Chief executive Steve Kean said on Sunday he would scrap plans to nearly triple the capacity of the pipeline, which carries crude from Alberta’s oil sands to a facility in British Columbia, unless legal challenges are resolved by May 31.
The expansion, for which U.S.-listed Kinder Morgan had spun off a separate Canadian unit, had been approved by Prime Minister Justin Trudeau’s government. Trudeau reiterated on Monday that the project “will be built”.
The Trans Mountain, crucial new capacity to get Canada’s oil to the West Coast and abroad, is opposed by British Columbia’s government, many municipalities, some aboriginal groups and environmental activists concerned about possible oil spills.
“Actions initiated by British Columbia may not be the last,”Kinder Morgan’s CEO Steve Kean said on a call with analysts on Monday to address the issue.
He however, said the company’s dividend won’t be hit by the decision, and that Kinder Morgan was “by no way some kind of wounded duck.”
New York-listed shares in Kinder Morgan rose 1.2 percent in response to the news. After falling by almost a fifth, Kinder Morgan Canada stock was trading down 10 percent.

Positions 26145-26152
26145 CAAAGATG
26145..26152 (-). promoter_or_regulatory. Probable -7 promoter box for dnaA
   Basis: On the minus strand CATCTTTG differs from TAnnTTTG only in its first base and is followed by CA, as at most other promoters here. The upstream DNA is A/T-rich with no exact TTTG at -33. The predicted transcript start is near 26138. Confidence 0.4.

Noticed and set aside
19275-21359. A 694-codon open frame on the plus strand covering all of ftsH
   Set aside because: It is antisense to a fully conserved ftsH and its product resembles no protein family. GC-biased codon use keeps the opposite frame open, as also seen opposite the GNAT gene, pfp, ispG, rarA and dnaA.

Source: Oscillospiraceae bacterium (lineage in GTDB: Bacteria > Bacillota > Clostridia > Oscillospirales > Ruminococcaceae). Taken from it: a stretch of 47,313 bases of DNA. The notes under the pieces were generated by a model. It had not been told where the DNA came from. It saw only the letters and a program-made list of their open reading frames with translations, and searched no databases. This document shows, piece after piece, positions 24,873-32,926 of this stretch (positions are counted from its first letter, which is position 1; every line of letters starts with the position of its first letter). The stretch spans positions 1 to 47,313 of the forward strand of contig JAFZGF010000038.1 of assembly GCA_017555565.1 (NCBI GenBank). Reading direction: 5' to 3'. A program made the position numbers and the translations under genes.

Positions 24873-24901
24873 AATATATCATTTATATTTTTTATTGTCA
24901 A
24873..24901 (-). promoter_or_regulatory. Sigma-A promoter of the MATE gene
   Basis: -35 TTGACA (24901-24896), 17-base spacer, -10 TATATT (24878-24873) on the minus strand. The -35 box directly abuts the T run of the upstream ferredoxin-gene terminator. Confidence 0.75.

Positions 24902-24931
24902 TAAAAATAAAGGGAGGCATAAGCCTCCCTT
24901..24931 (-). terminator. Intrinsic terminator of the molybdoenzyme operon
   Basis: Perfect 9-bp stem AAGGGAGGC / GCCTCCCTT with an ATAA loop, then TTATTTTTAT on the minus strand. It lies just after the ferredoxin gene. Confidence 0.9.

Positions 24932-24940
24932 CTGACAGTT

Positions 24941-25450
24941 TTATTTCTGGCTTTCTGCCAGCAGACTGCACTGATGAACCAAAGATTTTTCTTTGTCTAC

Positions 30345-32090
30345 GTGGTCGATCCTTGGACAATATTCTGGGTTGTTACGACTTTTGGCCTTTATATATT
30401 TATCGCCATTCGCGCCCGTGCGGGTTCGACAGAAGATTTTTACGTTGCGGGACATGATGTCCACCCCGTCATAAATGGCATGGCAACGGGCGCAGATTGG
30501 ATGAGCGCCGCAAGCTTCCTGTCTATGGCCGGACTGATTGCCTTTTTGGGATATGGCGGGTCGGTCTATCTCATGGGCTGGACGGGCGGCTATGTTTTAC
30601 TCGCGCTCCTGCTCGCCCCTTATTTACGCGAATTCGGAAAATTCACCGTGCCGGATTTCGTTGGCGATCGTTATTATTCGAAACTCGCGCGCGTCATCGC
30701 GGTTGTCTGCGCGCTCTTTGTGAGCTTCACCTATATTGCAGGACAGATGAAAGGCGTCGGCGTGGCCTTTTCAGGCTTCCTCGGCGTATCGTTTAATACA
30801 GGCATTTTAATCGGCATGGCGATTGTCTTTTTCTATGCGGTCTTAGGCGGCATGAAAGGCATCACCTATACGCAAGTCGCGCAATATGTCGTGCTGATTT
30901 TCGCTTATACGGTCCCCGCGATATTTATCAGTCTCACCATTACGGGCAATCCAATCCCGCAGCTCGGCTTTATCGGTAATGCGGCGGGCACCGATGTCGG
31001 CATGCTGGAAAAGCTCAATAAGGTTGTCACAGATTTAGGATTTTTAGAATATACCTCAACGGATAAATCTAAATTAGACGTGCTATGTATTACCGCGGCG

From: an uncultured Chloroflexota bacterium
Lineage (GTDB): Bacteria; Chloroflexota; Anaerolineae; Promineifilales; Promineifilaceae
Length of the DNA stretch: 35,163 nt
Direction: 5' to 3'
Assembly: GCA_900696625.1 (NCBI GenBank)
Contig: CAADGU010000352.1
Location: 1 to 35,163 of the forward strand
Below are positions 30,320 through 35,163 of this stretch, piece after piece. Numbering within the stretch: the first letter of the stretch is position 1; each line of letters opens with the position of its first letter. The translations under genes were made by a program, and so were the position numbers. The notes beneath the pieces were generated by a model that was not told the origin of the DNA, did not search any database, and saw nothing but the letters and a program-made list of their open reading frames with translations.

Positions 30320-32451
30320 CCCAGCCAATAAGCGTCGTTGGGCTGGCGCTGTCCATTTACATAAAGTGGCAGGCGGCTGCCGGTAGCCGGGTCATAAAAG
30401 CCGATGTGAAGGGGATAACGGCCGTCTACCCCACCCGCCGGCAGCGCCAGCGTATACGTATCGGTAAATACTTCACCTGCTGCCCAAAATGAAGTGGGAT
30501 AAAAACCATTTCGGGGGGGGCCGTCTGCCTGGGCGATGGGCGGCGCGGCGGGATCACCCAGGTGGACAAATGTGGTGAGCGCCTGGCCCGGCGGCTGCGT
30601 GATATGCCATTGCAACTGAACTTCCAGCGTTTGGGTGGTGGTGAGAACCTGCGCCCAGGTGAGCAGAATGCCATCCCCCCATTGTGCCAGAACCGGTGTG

Analysts wondered if the decision to halt work on Trans Mountain would have a spillover effect on other pipeline projects, many of which are already embroiled in similar problems.
“I am certainly not optimistic about the future of it because of … historically what’s going on here with pipeline development in the last decade,” said Kelly Ogle, President of Canadian Global Affairs Institute.
Pipelines are crucial to Canada’s oil-sands industry, which is being plagued by transportation bottlenecks.
“Rail lacks capacity.. the KXL (Keystone pipeline) is several years away at least, Energy East is not happening.. this is a sad state for oil transport and it’s a giant resource that we are leaving behind,” said Ogle.